MSD Manual

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Erysipelas

By

Wingfield E. Rehmus

, MD, MPH, University of British Columbia

Reviewed/Revised Jun 2023
VIEW PROFESSIONAL VERSION
Topic Resources

Symptoms of Erysipelas

Erysipelas causes a shiny, painful, red, raised patch on the skin. The edges have distinct borders and do not blend into the nearby normal skin. The patch feels warm and firm to the touch. Erysipelas occurs most frequently on the legs and face.

People often have a high fever, chills, and a general feeling of illness (malaise).

In another form of erysipelas, blisters form on the skin.

Diagnosis of Erysipelas

  • A doctor's evaluation

Doctors base the diagnosis of erysipelas on the characteristic appearance of the patch.

Sometimes doctors send blood samples to a laboratory to identify the bacteria (called a culture) if the person is very sick.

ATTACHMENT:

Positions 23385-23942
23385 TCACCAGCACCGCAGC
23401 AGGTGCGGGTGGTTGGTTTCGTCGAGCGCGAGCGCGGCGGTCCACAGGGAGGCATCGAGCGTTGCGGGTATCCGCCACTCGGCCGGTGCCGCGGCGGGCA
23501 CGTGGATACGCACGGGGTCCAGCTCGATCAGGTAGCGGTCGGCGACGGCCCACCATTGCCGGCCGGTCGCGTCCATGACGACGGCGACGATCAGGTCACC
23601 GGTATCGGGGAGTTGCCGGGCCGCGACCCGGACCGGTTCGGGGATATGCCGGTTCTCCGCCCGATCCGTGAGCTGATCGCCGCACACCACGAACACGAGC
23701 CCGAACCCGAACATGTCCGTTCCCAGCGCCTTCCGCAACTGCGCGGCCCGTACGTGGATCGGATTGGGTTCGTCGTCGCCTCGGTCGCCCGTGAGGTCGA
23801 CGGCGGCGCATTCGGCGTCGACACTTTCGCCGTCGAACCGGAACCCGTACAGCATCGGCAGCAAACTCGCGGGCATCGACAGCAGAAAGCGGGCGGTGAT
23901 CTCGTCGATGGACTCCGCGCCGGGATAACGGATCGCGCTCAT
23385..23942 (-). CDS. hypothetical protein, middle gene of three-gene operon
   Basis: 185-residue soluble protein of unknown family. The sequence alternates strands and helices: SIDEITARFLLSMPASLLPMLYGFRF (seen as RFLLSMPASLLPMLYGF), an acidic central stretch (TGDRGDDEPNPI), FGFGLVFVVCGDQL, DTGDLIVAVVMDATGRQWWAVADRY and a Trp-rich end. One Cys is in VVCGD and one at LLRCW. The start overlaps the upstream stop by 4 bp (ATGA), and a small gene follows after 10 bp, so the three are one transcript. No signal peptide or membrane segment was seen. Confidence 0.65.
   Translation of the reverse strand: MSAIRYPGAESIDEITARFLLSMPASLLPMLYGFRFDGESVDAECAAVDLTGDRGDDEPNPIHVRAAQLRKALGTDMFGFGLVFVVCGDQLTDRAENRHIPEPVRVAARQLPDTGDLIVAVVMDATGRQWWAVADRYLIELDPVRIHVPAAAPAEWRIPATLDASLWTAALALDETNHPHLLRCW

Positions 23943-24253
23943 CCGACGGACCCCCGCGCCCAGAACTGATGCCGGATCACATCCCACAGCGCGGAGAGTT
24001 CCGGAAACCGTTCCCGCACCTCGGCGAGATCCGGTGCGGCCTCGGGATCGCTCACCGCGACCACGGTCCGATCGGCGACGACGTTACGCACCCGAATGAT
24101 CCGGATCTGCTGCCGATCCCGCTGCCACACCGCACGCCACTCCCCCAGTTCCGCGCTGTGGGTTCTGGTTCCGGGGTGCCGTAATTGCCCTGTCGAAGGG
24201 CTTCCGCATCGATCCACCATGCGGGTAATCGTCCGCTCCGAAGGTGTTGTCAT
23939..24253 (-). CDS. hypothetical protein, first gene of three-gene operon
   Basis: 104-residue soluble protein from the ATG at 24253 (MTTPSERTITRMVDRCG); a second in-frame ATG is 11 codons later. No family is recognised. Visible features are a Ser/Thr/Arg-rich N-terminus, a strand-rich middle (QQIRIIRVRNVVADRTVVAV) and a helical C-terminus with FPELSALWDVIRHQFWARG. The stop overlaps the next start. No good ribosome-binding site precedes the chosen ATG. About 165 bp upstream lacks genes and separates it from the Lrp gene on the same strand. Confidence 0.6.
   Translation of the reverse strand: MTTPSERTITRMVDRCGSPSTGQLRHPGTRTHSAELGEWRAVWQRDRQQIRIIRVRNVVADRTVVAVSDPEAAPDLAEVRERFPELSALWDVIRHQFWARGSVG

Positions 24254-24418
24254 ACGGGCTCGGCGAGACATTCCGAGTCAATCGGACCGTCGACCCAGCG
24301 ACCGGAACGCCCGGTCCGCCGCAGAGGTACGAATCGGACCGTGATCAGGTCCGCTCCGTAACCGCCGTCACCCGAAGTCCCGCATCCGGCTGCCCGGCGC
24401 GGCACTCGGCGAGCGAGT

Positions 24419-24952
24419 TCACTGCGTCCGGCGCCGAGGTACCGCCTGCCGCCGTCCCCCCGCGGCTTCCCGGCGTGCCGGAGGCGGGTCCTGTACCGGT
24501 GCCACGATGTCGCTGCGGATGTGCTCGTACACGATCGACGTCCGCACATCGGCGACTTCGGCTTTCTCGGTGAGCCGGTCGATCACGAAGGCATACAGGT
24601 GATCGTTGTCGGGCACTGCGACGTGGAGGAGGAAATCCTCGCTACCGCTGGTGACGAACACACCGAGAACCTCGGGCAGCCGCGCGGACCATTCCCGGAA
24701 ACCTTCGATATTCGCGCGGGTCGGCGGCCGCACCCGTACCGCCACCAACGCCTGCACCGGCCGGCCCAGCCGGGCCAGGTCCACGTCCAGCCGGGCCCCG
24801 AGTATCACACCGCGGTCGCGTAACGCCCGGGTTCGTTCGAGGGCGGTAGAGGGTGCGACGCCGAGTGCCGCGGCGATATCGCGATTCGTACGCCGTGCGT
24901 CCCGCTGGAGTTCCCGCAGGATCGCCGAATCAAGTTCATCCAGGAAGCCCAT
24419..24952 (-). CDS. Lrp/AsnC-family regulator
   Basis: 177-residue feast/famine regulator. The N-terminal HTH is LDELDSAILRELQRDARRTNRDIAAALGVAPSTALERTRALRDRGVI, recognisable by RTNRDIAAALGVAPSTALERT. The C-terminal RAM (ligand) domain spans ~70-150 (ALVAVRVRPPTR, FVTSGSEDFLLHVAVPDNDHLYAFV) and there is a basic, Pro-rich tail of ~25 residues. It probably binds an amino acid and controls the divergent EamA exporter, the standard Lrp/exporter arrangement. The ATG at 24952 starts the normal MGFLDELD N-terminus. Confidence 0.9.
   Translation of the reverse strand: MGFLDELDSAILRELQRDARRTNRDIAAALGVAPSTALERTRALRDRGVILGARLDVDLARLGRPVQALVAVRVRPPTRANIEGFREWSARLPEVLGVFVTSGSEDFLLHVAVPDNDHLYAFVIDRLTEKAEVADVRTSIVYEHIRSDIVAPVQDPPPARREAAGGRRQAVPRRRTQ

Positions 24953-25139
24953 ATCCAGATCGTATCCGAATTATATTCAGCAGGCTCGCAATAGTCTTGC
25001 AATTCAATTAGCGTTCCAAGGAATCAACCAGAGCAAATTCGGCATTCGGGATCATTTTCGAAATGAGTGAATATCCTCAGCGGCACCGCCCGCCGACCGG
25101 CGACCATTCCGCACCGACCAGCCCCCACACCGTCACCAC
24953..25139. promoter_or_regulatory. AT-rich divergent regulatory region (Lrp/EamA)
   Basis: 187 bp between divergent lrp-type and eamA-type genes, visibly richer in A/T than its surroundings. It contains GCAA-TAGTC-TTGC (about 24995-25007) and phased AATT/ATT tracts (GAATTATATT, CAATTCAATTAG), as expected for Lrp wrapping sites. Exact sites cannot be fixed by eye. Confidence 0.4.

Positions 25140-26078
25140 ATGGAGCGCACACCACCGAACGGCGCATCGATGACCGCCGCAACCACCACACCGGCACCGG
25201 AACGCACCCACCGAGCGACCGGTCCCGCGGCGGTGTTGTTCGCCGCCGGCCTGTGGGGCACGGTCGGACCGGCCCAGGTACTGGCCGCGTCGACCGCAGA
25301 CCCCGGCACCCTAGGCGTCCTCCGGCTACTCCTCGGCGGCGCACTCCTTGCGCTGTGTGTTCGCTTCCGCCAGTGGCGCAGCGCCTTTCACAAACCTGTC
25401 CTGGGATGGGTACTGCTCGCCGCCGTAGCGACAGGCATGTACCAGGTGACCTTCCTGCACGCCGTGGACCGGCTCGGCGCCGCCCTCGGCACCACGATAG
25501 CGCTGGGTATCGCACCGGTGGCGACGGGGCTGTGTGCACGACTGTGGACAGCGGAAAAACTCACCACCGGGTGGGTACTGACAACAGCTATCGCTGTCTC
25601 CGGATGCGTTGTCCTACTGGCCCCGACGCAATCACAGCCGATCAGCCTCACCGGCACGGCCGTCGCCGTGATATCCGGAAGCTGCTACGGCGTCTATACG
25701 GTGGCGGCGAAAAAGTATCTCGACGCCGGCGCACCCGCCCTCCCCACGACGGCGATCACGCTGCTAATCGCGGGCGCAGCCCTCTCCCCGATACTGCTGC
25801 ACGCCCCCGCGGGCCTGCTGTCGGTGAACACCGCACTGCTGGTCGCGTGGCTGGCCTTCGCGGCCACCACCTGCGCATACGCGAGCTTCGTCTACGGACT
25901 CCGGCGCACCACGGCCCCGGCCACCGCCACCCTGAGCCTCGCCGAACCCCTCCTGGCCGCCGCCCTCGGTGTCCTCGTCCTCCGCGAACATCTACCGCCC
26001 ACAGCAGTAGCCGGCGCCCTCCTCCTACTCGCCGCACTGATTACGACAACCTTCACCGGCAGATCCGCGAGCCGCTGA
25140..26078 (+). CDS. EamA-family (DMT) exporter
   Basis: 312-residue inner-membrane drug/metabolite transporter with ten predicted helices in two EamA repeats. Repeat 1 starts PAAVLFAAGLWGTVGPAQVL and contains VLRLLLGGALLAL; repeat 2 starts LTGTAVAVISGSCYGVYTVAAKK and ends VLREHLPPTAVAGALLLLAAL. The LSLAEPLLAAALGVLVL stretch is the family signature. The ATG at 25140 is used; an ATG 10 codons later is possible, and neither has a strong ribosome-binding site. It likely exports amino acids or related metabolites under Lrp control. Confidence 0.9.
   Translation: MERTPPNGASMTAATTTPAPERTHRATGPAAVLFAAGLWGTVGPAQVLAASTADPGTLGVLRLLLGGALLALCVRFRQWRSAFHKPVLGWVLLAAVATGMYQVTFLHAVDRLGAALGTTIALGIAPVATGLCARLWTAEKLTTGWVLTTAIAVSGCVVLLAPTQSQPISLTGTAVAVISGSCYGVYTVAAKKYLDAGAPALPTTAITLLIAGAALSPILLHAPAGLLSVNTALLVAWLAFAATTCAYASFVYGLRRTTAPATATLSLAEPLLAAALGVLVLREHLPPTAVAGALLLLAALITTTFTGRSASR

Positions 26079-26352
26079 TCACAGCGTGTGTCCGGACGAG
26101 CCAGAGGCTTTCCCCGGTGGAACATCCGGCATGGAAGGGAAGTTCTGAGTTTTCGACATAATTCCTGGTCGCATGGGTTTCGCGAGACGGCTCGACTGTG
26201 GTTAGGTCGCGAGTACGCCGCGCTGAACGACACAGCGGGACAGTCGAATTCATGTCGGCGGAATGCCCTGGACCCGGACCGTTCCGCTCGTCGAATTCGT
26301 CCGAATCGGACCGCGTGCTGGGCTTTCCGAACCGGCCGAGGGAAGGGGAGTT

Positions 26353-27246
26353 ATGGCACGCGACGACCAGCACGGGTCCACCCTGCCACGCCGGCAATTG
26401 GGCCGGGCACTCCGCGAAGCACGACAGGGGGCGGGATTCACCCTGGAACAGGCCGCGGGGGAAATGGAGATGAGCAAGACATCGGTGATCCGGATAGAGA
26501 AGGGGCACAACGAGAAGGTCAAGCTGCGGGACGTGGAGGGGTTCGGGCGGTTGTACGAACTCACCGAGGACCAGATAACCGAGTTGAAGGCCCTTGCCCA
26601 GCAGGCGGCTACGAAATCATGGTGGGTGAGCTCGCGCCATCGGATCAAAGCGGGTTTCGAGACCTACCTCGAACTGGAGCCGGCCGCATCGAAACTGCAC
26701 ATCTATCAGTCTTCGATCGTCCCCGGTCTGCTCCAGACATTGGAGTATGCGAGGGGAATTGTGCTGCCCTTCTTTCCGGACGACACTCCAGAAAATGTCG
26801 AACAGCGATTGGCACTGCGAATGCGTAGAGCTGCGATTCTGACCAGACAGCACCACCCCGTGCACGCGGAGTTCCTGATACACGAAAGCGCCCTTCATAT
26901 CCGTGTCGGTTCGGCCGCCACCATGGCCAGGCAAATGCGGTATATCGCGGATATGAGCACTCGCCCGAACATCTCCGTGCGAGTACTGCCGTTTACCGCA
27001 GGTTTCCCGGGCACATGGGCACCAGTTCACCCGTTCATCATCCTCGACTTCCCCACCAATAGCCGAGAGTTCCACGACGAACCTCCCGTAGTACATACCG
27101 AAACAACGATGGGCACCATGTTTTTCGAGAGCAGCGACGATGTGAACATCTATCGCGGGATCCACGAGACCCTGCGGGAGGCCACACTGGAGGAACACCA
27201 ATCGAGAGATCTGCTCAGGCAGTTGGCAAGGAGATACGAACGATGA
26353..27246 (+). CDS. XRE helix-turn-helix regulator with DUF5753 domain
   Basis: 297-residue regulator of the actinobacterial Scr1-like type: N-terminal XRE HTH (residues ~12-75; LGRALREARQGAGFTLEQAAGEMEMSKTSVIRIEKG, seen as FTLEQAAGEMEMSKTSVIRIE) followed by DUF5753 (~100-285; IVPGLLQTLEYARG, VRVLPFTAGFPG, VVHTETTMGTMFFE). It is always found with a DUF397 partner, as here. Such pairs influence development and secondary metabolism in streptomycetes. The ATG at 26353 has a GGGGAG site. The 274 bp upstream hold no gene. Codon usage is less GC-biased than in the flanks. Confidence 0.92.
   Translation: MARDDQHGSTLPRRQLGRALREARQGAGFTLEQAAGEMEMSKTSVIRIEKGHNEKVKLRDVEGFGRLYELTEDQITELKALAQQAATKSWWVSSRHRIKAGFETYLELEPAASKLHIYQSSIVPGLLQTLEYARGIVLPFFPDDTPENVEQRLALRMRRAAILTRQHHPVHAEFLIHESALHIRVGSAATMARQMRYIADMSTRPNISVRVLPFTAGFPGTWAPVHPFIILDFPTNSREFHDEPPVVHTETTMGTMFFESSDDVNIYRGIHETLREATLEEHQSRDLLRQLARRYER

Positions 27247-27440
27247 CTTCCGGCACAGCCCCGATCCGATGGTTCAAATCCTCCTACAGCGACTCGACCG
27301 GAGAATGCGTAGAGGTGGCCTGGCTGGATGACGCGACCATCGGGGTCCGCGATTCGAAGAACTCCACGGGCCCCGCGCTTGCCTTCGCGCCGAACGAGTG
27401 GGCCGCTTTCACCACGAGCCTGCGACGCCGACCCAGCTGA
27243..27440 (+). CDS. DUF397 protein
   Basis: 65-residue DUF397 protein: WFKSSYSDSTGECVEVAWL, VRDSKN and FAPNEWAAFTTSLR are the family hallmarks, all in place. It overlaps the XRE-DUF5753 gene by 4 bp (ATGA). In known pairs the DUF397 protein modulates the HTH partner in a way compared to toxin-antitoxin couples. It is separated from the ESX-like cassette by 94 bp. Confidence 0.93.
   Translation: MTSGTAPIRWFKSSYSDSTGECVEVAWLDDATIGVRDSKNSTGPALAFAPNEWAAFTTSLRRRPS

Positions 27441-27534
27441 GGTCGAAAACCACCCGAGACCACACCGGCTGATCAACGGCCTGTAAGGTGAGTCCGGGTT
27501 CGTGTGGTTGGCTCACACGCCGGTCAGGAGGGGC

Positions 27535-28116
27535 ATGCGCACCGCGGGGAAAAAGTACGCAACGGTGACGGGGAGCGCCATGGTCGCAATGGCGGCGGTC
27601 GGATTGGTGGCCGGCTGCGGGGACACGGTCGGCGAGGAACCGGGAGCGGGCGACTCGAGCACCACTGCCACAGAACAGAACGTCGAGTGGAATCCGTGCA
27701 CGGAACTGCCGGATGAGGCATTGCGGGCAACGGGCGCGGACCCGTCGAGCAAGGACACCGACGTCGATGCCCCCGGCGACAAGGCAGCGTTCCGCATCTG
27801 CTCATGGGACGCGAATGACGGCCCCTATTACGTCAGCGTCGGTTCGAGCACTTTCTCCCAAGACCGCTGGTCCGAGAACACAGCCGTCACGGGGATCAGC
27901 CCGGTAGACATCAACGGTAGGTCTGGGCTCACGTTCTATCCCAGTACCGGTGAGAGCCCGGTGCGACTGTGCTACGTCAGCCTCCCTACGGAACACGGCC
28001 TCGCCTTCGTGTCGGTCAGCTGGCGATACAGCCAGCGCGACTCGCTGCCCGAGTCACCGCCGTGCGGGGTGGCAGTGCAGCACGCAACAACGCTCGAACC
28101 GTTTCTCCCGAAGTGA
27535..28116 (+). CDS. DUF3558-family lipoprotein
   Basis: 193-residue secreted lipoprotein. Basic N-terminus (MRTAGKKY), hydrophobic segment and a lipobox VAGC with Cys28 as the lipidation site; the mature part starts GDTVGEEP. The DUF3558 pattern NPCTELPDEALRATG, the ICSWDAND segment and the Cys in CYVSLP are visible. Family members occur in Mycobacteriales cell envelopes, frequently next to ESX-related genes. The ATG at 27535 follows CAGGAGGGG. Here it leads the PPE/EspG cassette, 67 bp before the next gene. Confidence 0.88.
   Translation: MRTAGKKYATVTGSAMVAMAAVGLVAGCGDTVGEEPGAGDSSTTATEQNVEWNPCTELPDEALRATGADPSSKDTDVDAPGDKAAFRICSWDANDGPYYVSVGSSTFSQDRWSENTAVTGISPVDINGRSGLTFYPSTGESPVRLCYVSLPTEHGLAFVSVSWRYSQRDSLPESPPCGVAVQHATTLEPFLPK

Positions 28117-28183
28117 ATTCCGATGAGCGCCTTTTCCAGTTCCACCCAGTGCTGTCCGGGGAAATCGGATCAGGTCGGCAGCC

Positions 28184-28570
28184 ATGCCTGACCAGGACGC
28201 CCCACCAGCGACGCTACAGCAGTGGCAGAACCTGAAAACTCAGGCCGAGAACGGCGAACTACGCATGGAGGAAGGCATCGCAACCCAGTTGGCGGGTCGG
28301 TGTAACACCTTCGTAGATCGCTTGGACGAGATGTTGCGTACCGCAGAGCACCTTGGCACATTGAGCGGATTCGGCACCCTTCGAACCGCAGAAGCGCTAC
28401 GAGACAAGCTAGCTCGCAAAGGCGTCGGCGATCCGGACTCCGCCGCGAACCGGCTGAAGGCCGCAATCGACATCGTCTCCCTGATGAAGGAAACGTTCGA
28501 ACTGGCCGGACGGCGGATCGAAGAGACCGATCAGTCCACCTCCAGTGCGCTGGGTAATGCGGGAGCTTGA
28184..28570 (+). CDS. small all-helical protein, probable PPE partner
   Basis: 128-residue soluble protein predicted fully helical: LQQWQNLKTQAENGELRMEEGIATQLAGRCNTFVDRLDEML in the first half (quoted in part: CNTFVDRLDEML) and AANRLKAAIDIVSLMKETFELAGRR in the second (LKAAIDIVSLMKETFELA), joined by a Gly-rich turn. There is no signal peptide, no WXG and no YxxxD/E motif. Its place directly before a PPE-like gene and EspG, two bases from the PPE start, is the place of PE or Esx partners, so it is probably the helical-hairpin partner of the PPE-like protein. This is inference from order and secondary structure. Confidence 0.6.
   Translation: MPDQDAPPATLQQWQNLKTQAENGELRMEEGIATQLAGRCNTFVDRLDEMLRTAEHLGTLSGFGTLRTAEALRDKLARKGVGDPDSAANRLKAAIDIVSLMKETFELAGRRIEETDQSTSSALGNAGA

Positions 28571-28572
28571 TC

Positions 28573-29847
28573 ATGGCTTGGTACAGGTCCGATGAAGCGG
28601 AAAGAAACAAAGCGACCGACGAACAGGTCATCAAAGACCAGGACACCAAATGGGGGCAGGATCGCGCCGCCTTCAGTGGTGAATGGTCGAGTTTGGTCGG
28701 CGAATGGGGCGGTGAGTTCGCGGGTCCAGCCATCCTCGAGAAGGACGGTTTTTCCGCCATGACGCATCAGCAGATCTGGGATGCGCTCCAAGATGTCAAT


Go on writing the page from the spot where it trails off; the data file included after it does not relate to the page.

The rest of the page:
Treatment of Erysipelas

  • Antibiotics

Antibiotics given by mouth, such as penicillin, can cure the infection.

If doctors suspect the person has MRSA, an antibiotic such as sulfamethoxazole/trimethoprim, clindamycin, or doxycycline is given by mouth, but, if the infection is severe, vancomycin or linezolid is given by vein.

Cold packs and medications for pain may relieve discomfort.

Fungal foot infections may be an entry site for infection and may require treatment with antifungal medications to prevent recurrence.

Compression stockings may be worn on the legs to lessen swelling caused by erysipelas.

NOTE: This is the Consumer Version. DOCTORS: VIEW PROFESSIONAL VERSION
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